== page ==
6.4/10
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10 user 4 critic

Bartleby (1970)

PG | | Drama | 1 November 1970 (UK)
An asocial and enigmatic office clerk refuses to do his work, leaving it up to his boss to decide what should be done with him.

Director:

(as Anthony Friedmann)

Writers:

(screenplay), (screenplay) (as Anthony Friedmann) | 1 more credit »
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Cast

Cast overview:
...
...
Thorley Walters ...
The Colleague
...
Tucker
Raymond Mason ...
Landlord
Charles Kinross ...
Tenant
Neville Barber ...
First Client
...
Office Boy
Hope Jackman ...
Hilda - Tealady
John Watson ...
Doctor
Christine Dingle ...
Patient
Rosalind Elliot ...
Miss Brown - Secretary
Tony Parkin ...
Dickinson - Clerk
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Storyline

Updated to 1970s London, this faithful adaptation of Herman Melville's classic follows a young accounting clerk rebelling against his employer by responding to demands to do work by saying, "I prefer not to." This is carried on ad absurdum until the office is in chaos because the other employees must do Bartleby's work. His boss is unable to fire or help him and eventually has him placed in a mental hospital. Paul Scofield (A Man for All Seasons), John McEnery (The Duellists) and Thorley Walters (TV's "Tinker, Tailor, Soldier, Spy") star in this impeccably mounted study of employment, insanity, and the rigors of everyday life from one of literature's most acclaimed geniuses. Written by Anonymous

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Genres:

Drama

Certificate:

PG | See all certifications »
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Details

Country:

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Release Date:

1 November 1970 (UK)  »

Also Known As:

O apokliros  »

Company Credits

Production Co:

 »
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Technical Specs

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Color:

(Eastmancolor)

Aspect Ratio:

1.85 : 1
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Connections

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User Reviews

 
An interesting and unusual film.
3 August 2005 | by (United Kingdom) – See all my reviews

Unlike other reviewers I haven't read the book and can't comment on its success as an adaptation.

The story is very, VERY basic. A mysterious young man, Bartleby (John McEnery) applies successfully for the position of audit clerk at a small accountancy firm in London.

At first he works well but doesn't socialise at all with any of his colleagues. Things start to slip when the Accountant (the fabulous Paul Scofield) asks him to do a task and Bartleby replies 'I would prefer not to.' This becomes Bartleby's response to every request from now on and the Accountant becomes increasingly exasperated with his new employee. Instead of dismissing him, the well-meaning accountant shares Bartleby's work amongst his colleagues and hopes to get to the bottom of the problem.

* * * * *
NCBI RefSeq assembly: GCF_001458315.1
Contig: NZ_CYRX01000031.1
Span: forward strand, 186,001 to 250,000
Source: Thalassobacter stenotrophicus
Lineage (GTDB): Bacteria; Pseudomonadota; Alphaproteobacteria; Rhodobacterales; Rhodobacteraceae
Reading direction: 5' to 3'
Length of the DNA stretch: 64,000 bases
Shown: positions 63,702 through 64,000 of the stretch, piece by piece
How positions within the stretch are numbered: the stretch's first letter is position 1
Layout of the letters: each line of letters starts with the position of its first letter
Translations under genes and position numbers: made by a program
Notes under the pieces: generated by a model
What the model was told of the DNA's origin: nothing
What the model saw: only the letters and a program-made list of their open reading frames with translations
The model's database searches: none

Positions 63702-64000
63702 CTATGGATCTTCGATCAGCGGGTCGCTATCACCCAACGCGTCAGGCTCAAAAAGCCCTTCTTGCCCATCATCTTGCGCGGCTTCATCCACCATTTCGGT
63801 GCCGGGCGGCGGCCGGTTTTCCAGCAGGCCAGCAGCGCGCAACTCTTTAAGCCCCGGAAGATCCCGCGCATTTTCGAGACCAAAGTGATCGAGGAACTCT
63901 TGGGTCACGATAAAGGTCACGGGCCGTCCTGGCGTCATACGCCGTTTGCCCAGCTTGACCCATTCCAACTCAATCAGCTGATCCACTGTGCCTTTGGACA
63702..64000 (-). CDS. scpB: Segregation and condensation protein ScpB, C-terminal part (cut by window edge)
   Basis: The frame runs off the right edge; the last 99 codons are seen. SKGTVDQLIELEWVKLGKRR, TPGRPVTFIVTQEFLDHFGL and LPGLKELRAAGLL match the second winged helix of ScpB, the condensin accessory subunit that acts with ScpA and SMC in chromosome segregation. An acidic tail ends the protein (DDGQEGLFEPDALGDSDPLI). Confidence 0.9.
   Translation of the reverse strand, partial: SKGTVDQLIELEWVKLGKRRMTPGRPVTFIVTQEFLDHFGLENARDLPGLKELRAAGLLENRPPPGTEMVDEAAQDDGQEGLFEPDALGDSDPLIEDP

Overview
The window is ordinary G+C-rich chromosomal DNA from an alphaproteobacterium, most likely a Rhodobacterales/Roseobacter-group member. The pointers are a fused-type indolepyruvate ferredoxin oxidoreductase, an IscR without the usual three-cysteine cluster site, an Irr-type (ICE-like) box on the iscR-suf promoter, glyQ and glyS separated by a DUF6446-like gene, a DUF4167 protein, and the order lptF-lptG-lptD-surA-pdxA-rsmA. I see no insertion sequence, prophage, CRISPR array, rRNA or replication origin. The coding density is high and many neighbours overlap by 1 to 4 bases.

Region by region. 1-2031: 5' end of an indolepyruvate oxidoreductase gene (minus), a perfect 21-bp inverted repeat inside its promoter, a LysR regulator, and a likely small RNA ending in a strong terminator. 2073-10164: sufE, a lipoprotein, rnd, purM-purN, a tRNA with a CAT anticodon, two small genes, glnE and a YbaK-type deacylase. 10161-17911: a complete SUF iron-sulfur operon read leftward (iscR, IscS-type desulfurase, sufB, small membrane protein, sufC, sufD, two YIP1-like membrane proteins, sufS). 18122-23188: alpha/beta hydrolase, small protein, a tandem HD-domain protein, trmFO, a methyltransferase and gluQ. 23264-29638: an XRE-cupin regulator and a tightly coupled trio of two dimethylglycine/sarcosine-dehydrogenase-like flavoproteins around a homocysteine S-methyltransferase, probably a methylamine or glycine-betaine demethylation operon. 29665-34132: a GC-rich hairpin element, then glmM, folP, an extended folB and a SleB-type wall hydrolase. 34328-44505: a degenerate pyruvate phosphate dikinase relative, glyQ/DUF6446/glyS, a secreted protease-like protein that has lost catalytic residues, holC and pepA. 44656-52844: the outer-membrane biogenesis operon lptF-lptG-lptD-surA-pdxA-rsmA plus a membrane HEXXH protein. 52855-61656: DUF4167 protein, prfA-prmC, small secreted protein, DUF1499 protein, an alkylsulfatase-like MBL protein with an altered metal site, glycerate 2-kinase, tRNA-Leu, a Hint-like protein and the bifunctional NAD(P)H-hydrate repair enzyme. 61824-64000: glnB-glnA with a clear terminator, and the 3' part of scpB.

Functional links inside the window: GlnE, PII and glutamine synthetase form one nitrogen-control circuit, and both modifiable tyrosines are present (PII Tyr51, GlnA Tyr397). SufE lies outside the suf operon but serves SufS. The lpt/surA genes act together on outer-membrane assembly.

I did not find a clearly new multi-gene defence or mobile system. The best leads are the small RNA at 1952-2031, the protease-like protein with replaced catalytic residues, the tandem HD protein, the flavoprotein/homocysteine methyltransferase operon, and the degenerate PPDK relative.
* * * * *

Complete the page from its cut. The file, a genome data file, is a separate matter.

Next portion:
In allowing him to stay, the Accountant sees Bartleby's behaviour become more bizarre as he takes up residence in the office.

Even after dismissing Bartleby, the Accountant is unable to get rid of him and he re-locates the firm to a new office in the hope of getting away from this curious young man.

If The Accountant felt he would have heard the last of Bartleby by this stage, he is sadly mistaken.

A story like this could result in an extremely dull film but the inventive direction from Anthony Friedman (why hasn't he done any other films?) and Scofield's superb performance prevent this from happening.

Scofield is one of the more enigmatic figures in cinema history. Primarily a stage actor, and a highly distinguished one, he has made relatively few feature films, less than 20 in fact.

However his limited filmography has not stopped him from winning an impressive array of screen awards including the Best Actor Oscar and three BAFTA's.

It is very typical of Scofield that, having already won the Oscar, he turned down the Robert Mitchum role in Ryan's Daughter (a part he was better suited for than Mitchum) and opted to do a tiny little film like Bartleby.

Although McEnery is very good in the film, he has fairly little to do and it is Scofield who carries the picture. His portrayal of a kindly yet increasingly bemused employer is excellent and the delivery of his lines e.g.

'You're living here; you're ACTUALLY living in my office!' is superb and adds the humour needed to make this film succeed.

I can't imagine this film getting any kind of publicity when it was first shown, no premiere at Leicester Square and subsequent nationwide release. In many ways it resembles the American Film Theatre productions of the 1970's but with a little more cinematic flair.

Its difficult to see how this film could be expected to turn a profit and although there have been 3 subsequent film adaptations of Melville's story, I doubt very much that movies of this style and small ambition would be given the go-ahead nowadays.

But I'm glad that Bartleby was made and that it is now available on DVD (but not yet in the UK), it's an amusing little curio that deserves to be better known.


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